First of all, you need to have the will to learn. A small amount of your time will be taken to take the courses. Then you will need to find a course offered in your area. You can do this by looking it up on the Internet or inquiring from CPR Headquarters. There is no age limits, and the instructors are prepared to teach students with disabilities. So, there are no restrictions. However, nothing is perfect! Sometimes an issue may arise where a person is unable to take the course. But for the most part, it is there and is opento everyone.

From the tip of the west coast to the edge of the east coast, we must get this initiative going to educate every person in the art of saving a life. EMT’s Paramedics, doctors, nurses, and technicians are not the only ones capable of saving lives. You can do it. Simply sign up and take the course. That is all it takes to get started. The satisfaction of saving a life will give you goosebumps. The gratitude for that person and his or her family members will cause you to shed a tear. Here is an example from my experience when saving a life.

A party was going on in the high-class neighborhood of north San Diego County. These were educated adults who mingled around a swimming pool. Most of them brought their children whose ages ranged from six months to seventeen years. Well, when adults mingle and talk around a private swimming pool, no one pays attention to the activity in the water. This behavior is not unusual.

In the pool were many people, mostly children. A three-year-old boy found himself in the six-foot section of the pool where he could no longer stand up with his head above water. Just like that, he was under water and drowned. Only the sharp eye of another child noticed his distress, and she brought it to the attention of the adults. Two adult males jumped into the pool and retrieved the child. Once the child was placed on the edge of the pool, everyone noticed that he was blue and not breathing. His pulse was also absent. None of the adults or children knew what to do, other than call 911. The scene became chaotic in just seconds.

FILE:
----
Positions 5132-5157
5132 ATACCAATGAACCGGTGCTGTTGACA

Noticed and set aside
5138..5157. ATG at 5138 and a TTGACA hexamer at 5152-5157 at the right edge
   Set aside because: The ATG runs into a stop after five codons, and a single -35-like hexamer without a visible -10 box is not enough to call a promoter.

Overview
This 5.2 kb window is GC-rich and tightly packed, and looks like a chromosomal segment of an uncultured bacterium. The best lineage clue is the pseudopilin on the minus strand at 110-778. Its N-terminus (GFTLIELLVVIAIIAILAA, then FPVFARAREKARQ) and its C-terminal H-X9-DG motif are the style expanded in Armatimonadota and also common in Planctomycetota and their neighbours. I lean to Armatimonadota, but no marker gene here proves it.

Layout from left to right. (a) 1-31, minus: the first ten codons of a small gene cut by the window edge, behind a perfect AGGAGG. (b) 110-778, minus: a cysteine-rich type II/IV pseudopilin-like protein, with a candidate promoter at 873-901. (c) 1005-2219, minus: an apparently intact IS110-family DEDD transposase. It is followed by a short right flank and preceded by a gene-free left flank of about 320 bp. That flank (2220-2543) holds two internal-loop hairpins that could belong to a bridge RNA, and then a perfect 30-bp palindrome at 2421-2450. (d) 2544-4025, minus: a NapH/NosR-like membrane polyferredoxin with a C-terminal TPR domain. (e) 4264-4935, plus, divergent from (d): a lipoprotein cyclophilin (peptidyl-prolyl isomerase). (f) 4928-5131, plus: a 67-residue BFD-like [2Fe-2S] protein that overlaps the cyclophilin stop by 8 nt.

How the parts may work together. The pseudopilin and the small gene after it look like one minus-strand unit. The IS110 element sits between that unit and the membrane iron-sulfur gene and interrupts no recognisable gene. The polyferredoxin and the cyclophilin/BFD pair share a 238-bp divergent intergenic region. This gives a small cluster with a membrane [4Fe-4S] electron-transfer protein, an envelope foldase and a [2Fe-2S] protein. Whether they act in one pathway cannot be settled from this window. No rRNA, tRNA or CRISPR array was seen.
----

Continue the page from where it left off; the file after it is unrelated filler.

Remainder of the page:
When someone called 911, the dispatcher gave CPR instructions and advised the adults that paramedics were on the way. Once the paramedics arrived, the child was still not breathing, blue and had no pulse. I was one of those paramedics.

It only took seconds to get that child’s pulse going and he began to breathe again. Everyone around the pool was amazed and showed relief but still had some apprehension. The child’s downtime was five minutes after extraction from the pool. The amount of time the child spent underwater was undetermined. However, based on the fact that the child’s pulse and breathing returned with relative ease, the time underwater may have been short.

Here you see why a national initiative is needed. The people around the pool could have saved that baby and pool awareness education would have also help. Let’s not delay and get trained on saving a life. It is simple, easy and when you get trainers like me, it is fun.